Feb 23, 2014 Celebrating a legacy
by Donna Lampkin Stephens
Farming and basketball have been two constants in Doyce Winningham’s life, and he’s been honored for both.
Winningham, 76, of Center Ridge, one of the state’s most respected basketball coaches, coached junior high and high school from 1960-90 at Greenbrier, Guy-Perkins and Morrilton. He played basketball for what is now Lyon College and was recently inducted into the school’s Hall of Fame.
He and his wife, the late Peggye Winningham, along with sons Joe Don and Denny Lee, were named Farm Family of the Year once in Faulkner County and once in Conway County.
But the overall Winningham legacy is much more than farming or basketball.
“I am very proud of my dad and my late mom,” Joe Don said. “My dad’s coaching record is impressive, but what makes me the proudest is when people come up to me and say, ‘Your mom spent extra time with me and helped me do’ this or that, or ‘Your dad helped me get into school or get a summer job.’
“Those in education have a tremendous influence on kids. A little extra time or a little encouragement and sometimes discipline — kids don’t forget that.”
Doyce played high school basketball at Nemo Vista, where he was an all-state selection and a pick for the inaugural Arkansas All-Star Basketball Game in 1956. His father had been on a state championship team in 1942. Doyce went on to a four-year career at what was then Arkansas College where he played for his cousin, R.C. Winningham.
After his 1960 graduation, he coached junior high and high school basketball and baseball at Greenbrier from 1960-73, boys basketball at Guy-Perkins from 1976-79 and Greenbrier again from ‘80-82. He finished his career at Morrilton from 1984-90.
Farming full time filled in the gaps. Since 1970, Winningham has farmed, with dairy, poultry and beef cattle operations at one point or another.
A former president of the Arkansas High School Coaches Association, Doyce became the first person to play and coach in the group’s All-Star game.
At Greenbrier, his record was 485-73 with four state championships (including two at the junior high level) and 19 conference titles. From 1961-68, he put together a gaudy 286-21 mark (seasons of 34-3, 27-4, 35-2, 34-3, 37-2, 39-1, 45-3 and 35-3).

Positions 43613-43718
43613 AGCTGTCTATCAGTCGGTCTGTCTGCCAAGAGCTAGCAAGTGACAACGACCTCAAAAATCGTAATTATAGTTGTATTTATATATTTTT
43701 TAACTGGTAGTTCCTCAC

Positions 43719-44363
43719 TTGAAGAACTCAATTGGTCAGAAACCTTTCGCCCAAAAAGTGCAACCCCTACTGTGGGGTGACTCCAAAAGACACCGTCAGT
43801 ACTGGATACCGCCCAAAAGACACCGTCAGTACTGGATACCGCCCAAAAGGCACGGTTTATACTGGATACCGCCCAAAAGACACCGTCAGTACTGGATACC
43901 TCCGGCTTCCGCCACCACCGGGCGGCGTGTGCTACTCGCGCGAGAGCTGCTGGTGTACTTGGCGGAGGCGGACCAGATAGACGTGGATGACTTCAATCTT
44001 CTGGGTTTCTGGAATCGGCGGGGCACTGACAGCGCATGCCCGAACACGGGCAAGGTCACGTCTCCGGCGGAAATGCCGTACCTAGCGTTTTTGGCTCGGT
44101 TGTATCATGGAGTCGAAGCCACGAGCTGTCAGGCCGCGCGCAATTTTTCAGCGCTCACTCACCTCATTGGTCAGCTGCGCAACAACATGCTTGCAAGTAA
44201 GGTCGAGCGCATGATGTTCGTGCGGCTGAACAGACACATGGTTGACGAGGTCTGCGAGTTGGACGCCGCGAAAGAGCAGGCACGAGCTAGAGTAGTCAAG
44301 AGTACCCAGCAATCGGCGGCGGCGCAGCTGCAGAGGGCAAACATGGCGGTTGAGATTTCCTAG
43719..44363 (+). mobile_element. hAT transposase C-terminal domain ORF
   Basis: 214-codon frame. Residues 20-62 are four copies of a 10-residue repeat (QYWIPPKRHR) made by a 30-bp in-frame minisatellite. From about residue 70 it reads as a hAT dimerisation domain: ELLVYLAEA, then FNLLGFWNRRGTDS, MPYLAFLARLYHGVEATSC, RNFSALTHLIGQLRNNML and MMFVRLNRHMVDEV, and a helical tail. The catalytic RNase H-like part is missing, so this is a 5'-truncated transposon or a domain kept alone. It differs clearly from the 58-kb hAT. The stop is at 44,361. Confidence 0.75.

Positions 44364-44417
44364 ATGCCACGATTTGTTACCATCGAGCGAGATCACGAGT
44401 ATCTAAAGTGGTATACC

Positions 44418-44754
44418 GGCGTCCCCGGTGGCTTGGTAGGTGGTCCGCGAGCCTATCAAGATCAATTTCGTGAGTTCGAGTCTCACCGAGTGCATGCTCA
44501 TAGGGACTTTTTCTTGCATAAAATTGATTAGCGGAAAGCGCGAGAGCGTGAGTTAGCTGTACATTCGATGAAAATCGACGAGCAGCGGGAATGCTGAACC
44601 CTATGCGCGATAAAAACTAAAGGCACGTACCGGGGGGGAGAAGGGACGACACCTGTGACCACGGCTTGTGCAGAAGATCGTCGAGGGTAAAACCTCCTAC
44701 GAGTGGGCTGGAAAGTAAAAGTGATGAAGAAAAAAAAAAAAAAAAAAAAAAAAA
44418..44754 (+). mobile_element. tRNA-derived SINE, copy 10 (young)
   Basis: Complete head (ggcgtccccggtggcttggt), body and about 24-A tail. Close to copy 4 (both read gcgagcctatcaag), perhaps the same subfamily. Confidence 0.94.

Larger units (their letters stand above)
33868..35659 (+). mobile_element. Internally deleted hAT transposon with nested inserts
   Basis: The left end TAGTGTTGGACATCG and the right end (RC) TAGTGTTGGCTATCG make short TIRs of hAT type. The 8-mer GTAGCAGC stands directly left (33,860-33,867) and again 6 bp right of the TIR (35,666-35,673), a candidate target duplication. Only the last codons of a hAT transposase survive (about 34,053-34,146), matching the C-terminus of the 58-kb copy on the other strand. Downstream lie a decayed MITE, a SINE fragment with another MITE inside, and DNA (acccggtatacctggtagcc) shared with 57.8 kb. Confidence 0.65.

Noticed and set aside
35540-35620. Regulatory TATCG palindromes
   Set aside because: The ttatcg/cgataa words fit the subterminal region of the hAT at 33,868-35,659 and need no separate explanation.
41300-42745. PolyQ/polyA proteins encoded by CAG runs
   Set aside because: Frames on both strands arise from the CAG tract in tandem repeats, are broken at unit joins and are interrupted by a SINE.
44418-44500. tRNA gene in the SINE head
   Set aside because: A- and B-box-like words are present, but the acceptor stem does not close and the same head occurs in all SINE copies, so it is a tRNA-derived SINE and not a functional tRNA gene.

Steve Wiedower, now the senior girls coach at Russellville, played for Winningham in two different stints — from fourth through seventh grade at Guy-Perkins and as a sophomore at Greenbrier. Wiedower went on to star at Arkansas State; he also worked as an assistant to UALR women’s coach Joe Foley.
“He’s really the first coach who got me interested in basketball,” Wiedower said of Winningham. “What I remember about him the most was the way he could teach the fundamentals. That’s something that really helped me throughout my career — learning the basics of shooting and ball handling. I was fortunate to have him at that age and was able to get off to a good start.”
In fact, Winningham gave Wiedower his first coaching job — as junior high coach at Morrilton while Winningham was at MHS.
“That was a blessing to have the opportunity to work with him as a coach, also,” Wiedower said. “He really got the best out of every player. All the guys enjoyed playing for him. He worked you hard — there were times you knew it was coming, but any guy would do anything for him.
“That’s a great sign of a good coach, and I really appreciated everything he did for me.”
During his Lyon College induction speech, Winningham said that coaching had come easily for him because he’d come from a basketball family, including cousins who’d coached in high school and college.
But he supplemented those genes with hard work and good assistants.
Sounds like a recipe for success.